A Christmas Story

The glorious ride of the Aberdeen HS Art Club

by Tom Scocca

I can't say whose idea it was for us to get into the Christmas Street Parade with Steve's car, the Stevemobile. We were 16 years old and our schemes didn't really have individual authors; we just kept resonating on our shared frequency, and things would happen. For this one it was Steve, of course, and me, and Wendy, and Mark. 

Two years before, we'd been freshmen, marching down Christmas Street with the marching band (trombone, trumpet, clarinet, and trumpet again, respectively), freezing despite our heavy gold tunic jackets, tartan drapes, and towering synthetic-fur busbies. We'd gotten out of the marching band, but once you've been in a parade, who wants to go back to watching from the sidewalk? 

image courtesy of the author

The Stevemobile was a 1970 Dodge Coronet 440, dark silver-gray. It got its name because its styling, especially the twin pinched ovals of chrome running like eyes around the headlights and split grille, made it look like some cousin to the Batmobile from the TV reruns. Among the other hand-me-down Detroit iron and the Volkswagens on the high school parking lot, it had a degree—a degree—of panache. Relatively.

Christmas Street was a short jaunt down West Bel Air Avenue, our town's de facto Main Street, past the First National Bank and Frank's Pizza and the stationery store that sold scout uniforms in the back. Before long, the center of retail would shift west toward the I-95 interchange, with new shopping plazas and big box stores going in where the sand pits were. For now, though, downtown remained downtown, maybe 30 or 40 percent as charming as a charming small town's downtown would be. The town motto was still "Agriculture and Armaments" then. 

I don't suppose I told my parents what we were up to when the Stevemobile rolled into our driveway on the morning of the parade. Steve and I had been going places and doing things together since I'd moved to town in second grade; by now, our little gang could pursue its business with minimal supervision or explanation. We were good kids. Even granting Mark's long history of self-inflicted sprains and broken bones, our judgment was sound. Steve, in particular, had a brother and sister who'd passed through the high school as model citizens before him, and by some transitive property he had acquired the air of a responsible older sibling. 

What's more thrilling than being a teenager during the holiday season? Everyone knows the best part of Christmas is the windup to it, a model for your own life. Time is short but you stand outside it with your comrades; the anticipation of the future is merely the background energy in your all-absorbing current moment. We had scrounged or bought a collection of seasonal decorations and art supplies—streamers of tinsel, cutout snowmen or Santas, posterboard, tape—and one of us, Wendy, I believe, had got a bag of candy canes. The showstopper was a fake Christmas tree, decorated and two feet tall.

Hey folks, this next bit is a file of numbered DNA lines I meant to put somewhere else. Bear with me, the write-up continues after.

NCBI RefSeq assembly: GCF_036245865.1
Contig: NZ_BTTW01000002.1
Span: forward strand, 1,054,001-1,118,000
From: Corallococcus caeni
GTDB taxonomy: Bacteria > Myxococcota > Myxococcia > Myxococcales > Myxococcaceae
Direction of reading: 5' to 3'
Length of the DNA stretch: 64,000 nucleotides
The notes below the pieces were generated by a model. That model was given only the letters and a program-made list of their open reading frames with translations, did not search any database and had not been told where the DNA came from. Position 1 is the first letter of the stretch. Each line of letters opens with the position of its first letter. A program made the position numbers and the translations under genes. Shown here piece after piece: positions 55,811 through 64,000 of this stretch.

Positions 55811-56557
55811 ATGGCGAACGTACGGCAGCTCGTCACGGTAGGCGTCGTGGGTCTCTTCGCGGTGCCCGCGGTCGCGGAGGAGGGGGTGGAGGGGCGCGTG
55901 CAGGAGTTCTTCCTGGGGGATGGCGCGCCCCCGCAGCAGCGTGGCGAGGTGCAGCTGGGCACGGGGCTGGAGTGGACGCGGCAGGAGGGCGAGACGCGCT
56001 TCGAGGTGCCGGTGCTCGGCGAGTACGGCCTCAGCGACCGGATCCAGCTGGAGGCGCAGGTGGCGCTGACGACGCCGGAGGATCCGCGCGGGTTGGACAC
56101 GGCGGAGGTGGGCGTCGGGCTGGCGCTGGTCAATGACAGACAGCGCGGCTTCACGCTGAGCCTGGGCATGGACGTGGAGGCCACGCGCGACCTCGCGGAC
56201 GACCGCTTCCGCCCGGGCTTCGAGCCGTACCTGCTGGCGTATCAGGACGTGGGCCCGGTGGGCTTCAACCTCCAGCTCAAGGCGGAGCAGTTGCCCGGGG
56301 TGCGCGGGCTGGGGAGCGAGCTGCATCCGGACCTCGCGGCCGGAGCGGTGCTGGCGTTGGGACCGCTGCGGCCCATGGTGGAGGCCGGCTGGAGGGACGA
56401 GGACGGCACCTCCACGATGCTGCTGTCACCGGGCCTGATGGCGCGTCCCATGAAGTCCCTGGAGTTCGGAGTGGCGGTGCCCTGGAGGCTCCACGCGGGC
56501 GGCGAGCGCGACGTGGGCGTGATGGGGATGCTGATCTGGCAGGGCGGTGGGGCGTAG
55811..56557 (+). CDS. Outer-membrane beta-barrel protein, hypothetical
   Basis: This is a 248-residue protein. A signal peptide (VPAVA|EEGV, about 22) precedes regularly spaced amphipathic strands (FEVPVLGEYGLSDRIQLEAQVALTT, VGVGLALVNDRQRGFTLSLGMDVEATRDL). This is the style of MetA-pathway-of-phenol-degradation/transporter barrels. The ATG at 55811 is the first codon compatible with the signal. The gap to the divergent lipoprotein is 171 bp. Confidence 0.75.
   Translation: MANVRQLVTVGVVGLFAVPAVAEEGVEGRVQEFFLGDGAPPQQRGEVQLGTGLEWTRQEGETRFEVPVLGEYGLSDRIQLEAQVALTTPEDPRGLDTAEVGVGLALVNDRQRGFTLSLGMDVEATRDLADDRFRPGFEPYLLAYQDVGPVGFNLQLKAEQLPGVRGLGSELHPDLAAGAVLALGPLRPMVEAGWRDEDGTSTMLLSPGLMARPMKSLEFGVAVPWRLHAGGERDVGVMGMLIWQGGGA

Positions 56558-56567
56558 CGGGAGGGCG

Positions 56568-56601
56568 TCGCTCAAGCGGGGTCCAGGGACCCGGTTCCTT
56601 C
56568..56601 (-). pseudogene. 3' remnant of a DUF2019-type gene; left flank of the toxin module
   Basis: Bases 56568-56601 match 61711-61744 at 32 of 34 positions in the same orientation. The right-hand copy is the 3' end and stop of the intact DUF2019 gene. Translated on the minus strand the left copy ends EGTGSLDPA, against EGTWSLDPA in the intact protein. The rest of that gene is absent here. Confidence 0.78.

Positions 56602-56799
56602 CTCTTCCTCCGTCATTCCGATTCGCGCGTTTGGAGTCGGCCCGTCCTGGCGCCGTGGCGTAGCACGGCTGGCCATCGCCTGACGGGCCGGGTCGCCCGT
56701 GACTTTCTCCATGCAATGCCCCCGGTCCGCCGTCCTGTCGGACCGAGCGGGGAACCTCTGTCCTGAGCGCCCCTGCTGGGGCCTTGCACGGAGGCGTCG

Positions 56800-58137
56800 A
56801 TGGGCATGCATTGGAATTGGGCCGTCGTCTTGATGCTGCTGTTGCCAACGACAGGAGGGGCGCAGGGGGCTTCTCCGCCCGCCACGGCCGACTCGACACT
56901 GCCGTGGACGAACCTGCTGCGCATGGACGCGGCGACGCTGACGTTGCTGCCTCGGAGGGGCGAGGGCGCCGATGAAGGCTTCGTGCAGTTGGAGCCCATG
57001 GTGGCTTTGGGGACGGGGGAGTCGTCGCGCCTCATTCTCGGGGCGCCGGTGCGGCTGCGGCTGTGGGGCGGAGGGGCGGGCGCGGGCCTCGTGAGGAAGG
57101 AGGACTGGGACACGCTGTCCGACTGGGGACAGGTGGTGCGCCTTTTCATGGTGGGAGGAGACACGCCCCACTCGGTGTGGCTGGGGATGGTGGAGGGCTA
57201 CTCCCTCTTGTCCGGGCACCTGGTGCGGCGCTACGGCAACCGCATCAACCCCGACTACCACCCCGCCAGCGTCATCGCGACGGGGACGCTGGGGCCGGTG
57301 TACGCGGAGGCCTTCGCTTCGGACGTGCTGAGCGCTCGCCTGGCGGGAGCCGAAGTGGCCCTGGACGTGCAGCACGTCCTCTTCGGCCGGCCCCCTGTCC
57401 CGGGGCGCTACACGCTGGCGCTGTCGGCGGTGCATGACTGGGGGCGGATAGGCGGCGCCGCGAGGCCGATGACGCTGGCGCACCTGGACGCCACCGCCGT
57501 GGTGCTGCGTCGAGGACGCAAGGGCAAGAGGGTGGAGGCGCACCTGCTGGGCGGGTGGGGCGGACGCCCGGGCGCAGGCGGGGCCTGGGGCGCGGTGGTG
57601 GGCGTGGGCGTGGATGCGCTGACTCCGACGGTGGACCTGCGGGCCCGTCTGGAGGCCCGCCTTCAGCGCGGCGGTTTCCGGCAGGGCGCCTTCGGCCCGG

We rode downtown, parked at the rear of one of the banks—right behind where the band was milling around—and got to work. We were not half-assing this. We decked the Coronet with decorative elements from bumper to bumper, until it was indisputably a festive offering. The point was not to interrupt the parade, but to participate. The Christmas tree, we taped securely upright on the hood. For a final gesture at legitimacy, we wrote ABERDEEN HIGH SCHOOL ART CLUB on a piece of posterboard and attached it to the passenger-side door. No one could say we weren't the Art Club. 

Somewhere up ahead of us, the opening ranks of the parade began moving off toward the start of the route. The band mustered up and headed out. The Stevemobile followed, at a safe but connected distance, and whatever was behind us followed us. We wound around the back side of downtown and then there we were, rolling slowly down the middle of West Bel Air Avenue, the crowd on either side of us. 

Every December that ever happened, as Charles Dickens knew, runs superimposed on every other one. Sometimes I am in a hard wooden pew, the air suffused with light and incense on a cold night, singing: "Mild He lays his glory by / Born that man no more may die." Sometimes and always I am in the front seat of a Dodge Coronet, looking out the windshield at a two-foot Christmas tree and a mass of spectators. Unless Mark was the one sitting up there, or Wendy. Steve, certain and steady at the wheel, was at the halfway mark of his allotted time on Earth, though none of us had an inkling then and it seems almost beside the point now. We were in this together. 

We threw candy canes out the windows of the Stevemobile to the public till some parade supervisor ran up and told us to stop, so as not to lure children into the roadway. This was an unfair assessment of our throwing skills, but we accepted our obligation, as parade members, to follow the parade safety rules. No one else raised any sort of challenge or objection. On the VHS tape someone took of the event, as we passed the reviewing stand, the announcer did a double take at the unlisted entry and then, reading off the car door, credited us as the Art Club. 

We got to Route 40 and that was it. We parked the Stevemobile and stripped it back to its usual condition. The Christmas Street Parade was over; the Christmas Street Parade would go on forever.